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Story Source: Houston Chronicle

This story has been posted in the following forums: : Headlines; COS - Swaziland; Business; Silicon Valley; Computers; Internet



By Charles Nweke ( on Thursday, August 23, 2007 - 6:26 am: Edit Post

We now have a Peace Corp in Nigeria known as National Unity and peace Corp(NUPEC). I'm certain that we are pursuing a common course. To this effect, we want to partner with you in order to achieve our set objectives. Please inform us of how possible this can be.

By eghosa ( - on Wednesday, November 14, 2007 - 6:56 am: Edit Post

kindly send to me the informations about the Nigerian national unity and peace corp [NUPEC].

By Alphons Okele (p57964869.dip.t-dialin.net - on Tuesday, April 15, 2008 - 6:59 am: Edit Post

We learnt that the Nigerian National Unity and Peace Corps is recruiting people in Abuja area and sending them to various states. How authentic is the operations of this corps and do they have a legal backing from the national assembly?

By Anonymous ( on Thursday, May 01, 2008 - 4:29 pm: Edit Post

patrick but i know they are recruiting without feeding'how can the applicant survive it in the training?

By FOINYANGO JOY DANIEL (phhq-hq-he200-i-w-01.starcomms.net - on Friday, May 02, 2008 - 2:58 am: Edit Post


By Mr joe ( on Saturday, October 18, 2008 - 12:41 pm: Edit Post

Pls national assembly u pple should look into us pls

By MR OKOYE PETER A. ( on Tuesday, October 21, 2008 - 2:33 pm: Edit Post


By Julian ( on Thursday, October 23, 2008 - 10:48 am: Edit Post

What is holding nupec to be legislated?

By Okwelum jude ( on Saturday, October 25, 2008 - 11:15 am: Edit Post

pls. i want to fin out about how NUPEC recriute peopl and the level of qualification needed, the salary paid.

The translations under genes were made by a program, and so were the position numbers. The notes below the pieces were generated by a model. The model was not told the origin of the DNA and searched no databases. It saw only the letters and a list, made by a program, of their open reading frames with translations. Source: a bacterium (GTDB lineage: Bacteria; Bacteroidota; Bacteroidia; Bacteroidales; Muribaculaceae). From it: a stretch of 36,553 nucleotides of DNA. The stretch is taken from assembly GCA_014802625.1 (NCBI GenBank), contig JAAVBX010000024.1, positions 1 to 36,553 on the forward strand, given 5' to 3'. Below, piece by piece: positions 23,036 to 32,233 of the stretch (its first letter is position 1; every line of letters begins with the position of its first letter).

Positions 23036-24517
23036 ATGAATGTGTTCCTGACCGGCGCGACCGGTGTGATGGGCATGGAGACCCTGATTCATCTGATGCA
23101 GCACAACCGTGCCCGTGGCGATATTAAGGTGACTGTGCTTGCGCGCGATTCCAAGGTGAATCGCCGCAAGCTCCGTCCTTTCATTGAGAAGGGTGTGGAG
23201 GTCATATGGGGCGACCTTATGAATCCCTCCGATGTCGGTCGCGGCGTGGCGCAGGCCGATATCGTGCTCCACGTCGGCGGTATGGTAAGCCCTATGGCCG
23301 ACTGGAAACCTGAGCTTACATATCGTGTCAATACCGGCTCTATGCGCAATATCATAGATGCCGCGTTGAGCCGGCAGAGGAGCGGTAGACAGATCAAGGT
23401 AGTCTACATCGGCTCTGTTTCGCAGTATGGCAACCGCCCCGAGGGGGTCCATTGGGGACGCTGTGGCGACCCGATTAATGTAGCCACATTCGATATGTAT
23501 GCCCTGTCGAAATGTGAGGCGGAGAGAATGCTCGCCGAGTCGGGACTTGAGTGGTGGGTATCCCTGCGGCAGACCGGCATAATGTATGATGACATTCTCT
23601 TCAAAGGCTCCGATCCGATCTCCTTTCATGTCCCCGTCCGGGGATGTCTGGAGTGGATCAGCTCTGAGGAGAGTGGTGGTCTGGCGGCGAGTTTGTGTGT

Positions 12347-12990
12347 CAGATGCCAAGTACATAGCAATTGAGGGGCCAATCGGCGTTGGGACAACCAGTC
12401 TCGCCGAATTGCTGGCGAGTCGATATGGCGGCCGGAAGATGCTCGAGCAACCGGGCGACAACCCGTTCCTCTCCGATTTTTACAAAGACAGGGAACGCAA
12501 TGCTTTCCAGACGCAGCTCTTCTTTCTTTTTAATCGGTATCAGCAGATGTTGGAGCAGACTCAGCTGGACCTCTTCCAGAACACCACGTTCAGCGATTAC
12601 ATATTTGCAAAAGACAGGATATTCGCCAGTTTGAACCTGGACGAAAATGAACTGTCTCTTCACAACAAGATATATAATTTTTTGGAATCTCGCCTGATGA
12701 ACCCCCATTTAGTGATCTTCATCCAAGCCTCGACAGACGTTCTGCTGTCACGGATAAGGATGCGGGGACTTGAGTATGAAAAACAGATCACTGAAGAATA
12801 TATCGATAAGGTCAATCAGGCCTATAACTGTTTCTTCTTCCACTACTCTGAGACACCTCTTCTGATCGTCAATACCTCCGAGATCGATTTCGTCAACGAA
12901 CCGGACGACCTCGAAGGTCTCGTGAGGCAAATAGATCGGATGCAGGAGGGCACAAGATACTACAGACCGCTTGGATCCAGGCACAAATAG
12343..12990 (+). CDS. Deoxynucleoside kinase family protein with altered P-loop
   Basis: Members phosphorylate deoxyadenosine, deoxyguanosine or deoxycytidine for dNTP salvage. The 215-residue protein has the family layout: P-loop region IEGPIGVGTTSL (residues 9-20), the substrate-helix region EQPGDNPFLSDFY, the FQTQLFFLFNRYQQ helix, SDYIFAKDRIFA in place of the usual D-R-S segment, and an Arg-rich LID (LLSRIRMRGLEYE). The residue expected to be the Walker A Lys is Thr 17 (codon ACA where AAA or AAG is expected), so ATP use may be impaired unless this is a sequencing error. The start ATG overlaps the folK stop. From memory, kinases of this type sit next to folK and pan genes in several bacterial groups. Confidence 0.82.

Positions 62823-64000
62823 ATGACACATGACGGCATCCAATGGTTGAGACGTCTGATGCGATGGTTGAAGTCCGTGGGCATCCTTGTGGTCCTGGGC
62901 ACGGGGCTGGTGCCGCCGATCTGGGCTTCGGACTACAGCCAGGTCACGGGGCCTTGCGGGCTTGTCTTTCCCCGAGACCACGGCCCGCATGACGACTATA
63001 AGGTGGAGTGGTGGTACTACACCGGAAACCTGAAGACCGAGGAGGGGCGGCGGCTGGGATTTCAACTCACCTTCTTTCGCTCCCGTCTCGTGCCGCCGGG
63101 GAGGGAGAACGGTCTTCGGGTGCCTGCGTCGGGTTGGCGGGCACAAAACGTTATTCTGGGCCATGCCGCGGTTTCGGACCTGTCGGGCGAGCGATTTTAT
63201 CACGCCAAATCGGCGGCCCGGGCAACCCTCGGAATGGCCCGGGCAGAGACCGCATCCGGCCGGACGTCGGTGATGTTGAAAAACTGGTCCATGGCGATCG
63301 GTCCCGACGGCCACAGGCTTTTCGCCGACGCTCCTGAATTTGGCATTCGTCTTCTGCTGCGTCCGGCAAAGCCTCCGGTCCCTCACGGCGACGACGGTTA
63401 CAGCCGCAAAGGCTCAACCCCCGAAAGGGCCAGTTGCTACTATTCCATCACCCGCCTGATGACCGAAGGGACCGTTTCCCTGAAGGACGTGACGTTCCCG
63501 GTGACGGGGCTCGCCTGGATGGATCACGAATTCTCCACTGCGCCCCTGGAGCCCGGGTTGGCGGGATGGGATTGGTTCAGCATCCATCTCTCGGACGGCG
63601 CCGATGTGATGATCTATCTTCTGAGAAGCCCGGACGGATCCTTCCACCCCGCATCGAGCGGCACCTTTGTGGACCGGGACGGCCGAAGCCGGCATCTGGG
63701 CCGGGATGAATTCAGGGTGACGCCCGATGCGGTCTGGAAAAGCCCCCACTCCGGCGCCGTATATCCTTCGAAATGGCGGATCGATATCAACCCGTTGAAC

By makozi ikhane isaac ( on Friday, November 21, 2008 - 11:32 am: Edit Post

i am a graduate interested to work with the national unity and peace corp. please tell me when, where and how i can be recruited.

By MR.S.K.BABALOLA ( on Saturday, December 06, 2008 - 12:57 am: Edit Post

NATIONAL ASSEMBLY pls,urgently pass NUPEC bill into law.as dis wil reduce uneployment rate.

By Degosh ( on Thursday, February 19, 2009 - 6:41 am: Edit Post

National Assembly and sentors pls look into nupec activities if it is good pls lead hand on them inorder to reduce unempolyed youths in country please

By ayobami ( on Friday, February 20, 2009 - 8:53 pm: Edit Post

The national unity and peace corps have good things to offer nigerians.Their programmes are spectacular. we implore the national assembly to let it be legislated.

By FRIDAY STEPHEN AKUT ( on Monday, March 23, 2009 - 8:39 pm: Edit Post

I so much love getting information about national unity and peace corp. But the NUPEC. news is not in the communication media as others ageneses why? What did Yar’adua Said about NUPEC in-view of the role of NUPEC to the nation? I want Mr. President to know that were there is Unity there is Peace and were there is no Peace, Unity cannot be establish. Not forgotten you Architect Namadi Sambo the Governor of Kaduna State. Your iron concern toward NUPEC